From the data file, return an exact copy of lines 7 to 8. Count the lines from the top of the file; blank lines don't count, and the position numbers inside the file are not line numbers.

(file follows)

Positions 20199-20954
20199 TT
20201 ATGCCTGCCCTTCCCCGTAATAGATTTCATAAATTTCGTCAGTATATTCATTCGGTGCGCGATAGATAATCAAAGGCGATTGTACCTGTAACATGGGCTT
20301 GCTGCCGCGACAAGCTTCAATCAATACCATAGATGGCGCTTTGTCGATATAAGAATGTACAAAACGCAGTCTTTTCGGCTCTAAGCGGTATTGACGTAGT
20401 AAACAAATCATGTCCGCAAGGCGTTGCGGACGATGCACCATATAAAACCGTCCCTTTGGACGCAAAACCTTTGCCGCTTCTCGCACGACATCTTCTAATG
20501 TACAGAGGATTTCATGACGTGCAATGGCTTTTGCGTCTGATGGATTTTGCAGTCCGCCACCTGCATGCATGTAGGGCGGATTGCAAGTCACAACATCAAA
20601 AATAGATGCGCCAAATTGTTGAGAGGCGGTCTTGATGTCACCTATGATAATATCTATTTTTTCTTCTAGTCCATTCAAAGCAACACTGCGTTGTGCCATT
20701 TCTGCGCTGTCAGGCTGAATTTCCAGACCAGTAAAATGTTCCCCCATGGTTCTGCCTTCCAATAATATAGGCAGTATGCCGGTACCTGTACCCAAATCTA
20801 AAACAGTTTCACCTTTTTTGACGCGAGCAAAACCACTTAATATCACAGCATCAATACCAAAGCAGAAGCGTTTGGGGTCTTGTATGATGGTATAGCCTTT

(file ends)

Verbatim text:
20601 AATAGATGCGCCAAATTGTTGAGAGGCGGTCTTGATGTCACCTATGATAATATCTATTTTTTCTTCTAGTCCATTCAAAGCAACACTGCGTTGTGCCATT
20701 TCTGCGCTGTCAGGCTGAATTTCCAGACCAGTAAAATGTTCCCCCATGGTTCTGCCTTCCAATAATATAGGCAGTATGCCGGTACCTGTACCCAAATCTA